Title

Deficiency in ST2 signaling ameliorates RSV-associated pulmonary hypertension

Document Type

Article

Publication Date

8-1-2021

Abstract

Pulmonary hypertension (PH) observed during respiratory syncytial virus (RSV) bronchiolitis is associated with morbidity and mortality, especially in children with congenital heart disease. Yet, the pathophysiological mechanisms of RSV-associated PH remain unclear. Therefore, this study aimed to investigate the pathophysiological mechanism of RSV-associated PH. We used a translational mouse model of RSV-associated PH, in which wild-type (WT) and suppression of tumorigenicity 2 (ST2) knockout neonatal mice were infected with RSV at 5 days old and reinfected 4 wk later. The development of PH in WT mice following RSV reinfection was evidenced by elevated right ventricle systolic pressure, shortened pulmonary artery acceleration time (PAT), and decreased PAT/ejection time (ET) ratio. It coincided with the augmentation of periostin and IL-13 expression and increased arginase bioactivity by both arginase 1 and 2 as well as induction of nitric oxide synthase (NOS) uncoupling. Absence of ST2 signaling prevented RSV-reinfected mice from developing PH by suppressing NOS uncoupling. In summary, ST2 signaling was involved in the development of RSV-associated PH. ST2 signaling inhibition may be a novel therapeutic target for RSV-associated PH. We report that the pathogenic role of ST2-mediated type 2 immunity and mechanisms contribute to RSV-associated pulmonary hypertension. Inhibiting ST2 signaling may be a novel therapeutic target for this condition.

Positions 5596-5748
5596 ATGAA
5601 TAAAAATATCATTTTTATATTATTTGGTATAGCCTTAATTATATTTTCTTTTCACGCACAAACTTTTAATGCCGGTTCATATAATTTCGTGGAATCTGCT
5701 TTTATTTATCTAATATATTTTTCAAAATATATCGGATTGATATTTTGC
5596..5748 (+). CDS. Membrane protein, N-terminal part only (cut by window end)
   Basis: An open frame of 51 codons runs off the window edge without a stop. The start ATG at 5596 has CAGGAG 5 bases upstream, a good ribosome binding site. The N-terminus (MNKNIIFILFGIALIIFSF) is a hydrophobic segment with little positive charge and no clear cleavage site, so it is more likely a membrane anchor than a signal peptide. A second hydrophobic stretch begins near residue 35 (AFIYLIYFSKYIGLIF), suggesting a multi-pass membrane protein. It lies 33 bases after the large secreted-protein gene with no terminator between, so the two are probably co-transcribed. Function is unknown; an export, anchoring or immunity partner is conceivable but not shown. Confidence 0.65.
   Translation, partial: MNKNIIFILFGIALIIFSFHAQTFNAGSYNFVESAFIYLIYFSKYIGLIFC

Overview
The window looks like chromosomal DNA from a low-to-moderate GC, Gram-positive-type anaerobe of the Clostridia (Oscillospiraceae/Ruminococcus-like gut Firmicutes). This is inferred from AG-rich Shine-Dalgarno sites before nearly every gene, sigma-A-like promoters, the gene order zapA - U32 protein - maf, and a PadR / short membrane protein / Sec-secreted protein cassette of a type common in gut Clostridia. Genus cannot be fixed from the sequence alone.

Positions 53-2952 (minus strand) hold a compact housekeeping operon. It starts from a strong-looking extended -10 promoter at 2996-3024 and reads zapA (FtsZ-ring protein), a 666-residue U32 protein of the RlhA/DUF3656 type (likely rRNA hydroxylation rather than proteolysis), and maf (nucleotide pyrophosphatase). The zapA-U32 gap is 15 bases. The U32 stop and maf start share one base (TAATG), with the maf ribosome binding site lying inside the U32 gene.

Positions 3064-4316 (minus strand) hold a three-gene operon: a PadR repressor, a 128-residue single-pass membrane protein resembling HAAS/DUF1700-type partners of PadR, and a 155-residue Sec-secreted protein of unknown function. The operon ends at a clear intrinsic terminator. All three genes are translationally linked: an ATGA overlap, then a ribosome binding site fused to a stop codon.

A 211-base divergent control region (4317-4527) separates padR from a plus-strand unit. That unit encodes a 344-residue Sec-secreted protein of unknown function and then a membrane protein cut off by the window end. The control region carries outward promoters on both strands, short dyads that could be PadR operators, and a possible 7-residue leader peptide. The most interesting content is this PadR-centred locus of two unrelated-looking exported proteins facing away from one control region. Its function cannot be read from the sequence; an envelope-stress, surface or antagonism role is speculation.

Publication Source (Journal or Book title)

American journal of physiology. Heart and circulatory physiology

First Page

H309

Last Page

H317

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